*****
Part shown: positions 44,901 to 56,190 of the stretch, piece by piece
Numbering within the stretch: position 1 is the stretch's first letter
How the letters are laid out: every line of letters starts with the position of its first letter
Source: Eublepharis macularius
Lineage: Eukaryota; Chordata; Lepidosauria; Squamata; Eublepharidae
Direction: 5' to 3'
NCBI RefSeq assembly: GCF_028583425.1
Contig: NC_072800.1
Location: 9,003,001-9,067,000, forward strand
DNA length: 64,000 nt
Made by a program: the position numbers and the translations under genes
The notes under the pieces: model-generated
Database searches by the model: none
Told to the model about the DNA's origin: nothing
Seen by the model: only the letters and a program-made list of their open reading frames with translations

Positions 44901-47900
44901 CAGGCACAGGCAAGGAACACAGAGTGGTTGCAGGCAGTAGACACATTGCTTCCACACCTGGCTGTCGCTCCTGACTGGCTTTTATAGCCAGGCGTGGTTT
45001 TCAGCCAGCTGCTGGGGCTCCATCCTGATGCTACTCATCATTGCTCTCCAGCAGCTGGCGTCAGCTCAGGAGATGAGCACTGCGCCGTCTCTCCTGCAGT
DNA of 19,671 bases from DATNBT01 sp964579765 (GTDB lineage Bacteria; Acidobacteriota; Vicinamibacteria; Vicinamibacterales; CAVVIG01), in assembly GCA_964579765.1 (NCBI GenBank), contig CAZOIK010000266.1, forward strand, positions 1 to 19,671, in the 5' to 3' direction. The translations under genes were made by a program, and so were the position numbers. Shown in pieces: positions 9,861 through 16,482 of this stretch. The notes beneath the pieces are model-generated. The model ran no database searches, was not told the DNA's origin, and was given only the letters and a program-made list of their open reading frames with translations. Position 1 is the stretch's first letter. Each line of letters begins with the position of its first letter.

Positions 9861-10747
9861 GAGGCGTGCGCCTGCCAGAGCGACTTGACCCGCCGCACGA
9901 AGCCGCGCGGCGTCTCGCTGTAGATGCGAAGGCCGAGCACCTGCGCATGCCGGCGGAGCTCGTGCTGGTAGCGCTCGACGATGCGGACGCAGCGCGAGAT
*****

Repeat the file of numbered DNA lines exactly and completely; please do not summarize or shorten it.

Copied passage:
Part shown: positions 44,901 to 56,190 of the stretch, piece by piece
Numbering within the stretch: position 1 is the stretch's first letter
How the letters are laid out: every line of letters starts with the position of its first letter
Source: Eublepharis macularius
Lineage: Eukaryota; Chordata; Lepidosauria; Squamata; Eublepharidae
Direction: 5' to 3'
NCBI RefSeq assembly: GCF_028583425.1
Contig: NC_072800.1
Location: 9,003,001-9,067,000, forward strand
DNA length: 64,000 nt
Made by a program: the position numbers and the translations under genes
The notes under the pieces: model-generated
Database searches by the model: none
Told to the model about the DNA's origin: nothing
Seen by the model: only the letters and a program-made list of their open reading frames with translations

Positions 44901-47900
44901 CAGGCACAGGCAAGGAACACAGAGTGGTTGCAGGCAGTAGACACATTGCTTCCACACCTGGCTGTCGCTCCTGACTGGCTTTTATAGCCAGGCGTGGTTT
45001 TCAGCCAGCTGCTGGGGCTCCATCCTGATGCTACTCATCATTGCTCTCCAGCAGCTGGCGTCAGCTCAGGAGATGAGCACTGCGCCGTCTCTCCTGCAGT
DNA of 19,671 bases from DATNBT01 sp964579765 (GTDB lineage Bacteria; Acidobacteriota; Vicinamibacteria; Vicinamibacterales; CAVVIG01), in assembly GCA_964579765.1 (NCBI GenBank), contig CAZOIK010000266.1, forward strand, positions 1 to 19,671, in the 5' to 3' direction. The translations under genes were made by a program, and so were the position numbers. Shown in pieces: positions 9,861 through 16,482 of this stretch. The notes beneath the pieces are model-generated. The model ran no database searches, was not told the DNA's origin, and was given only the letters and a program-made list of their open reading frames with translations. Position 1 is the stretch's first letter. Each line of letters begins with the position of its first letter.

Positions 9861-10747
9861 GAGGCGTGCGCCTGCCAGAGCGACTTGACCCGCCGCACGA
9901 AGCCGCGCGGCGTCTCGCTGTAGATGCGAAGGCCGAGCACCTGCGCATGCCGGCGGAGCTCGTGCTGGTAGCGCTCGACGATGCGGACGCAGCGCGAGAT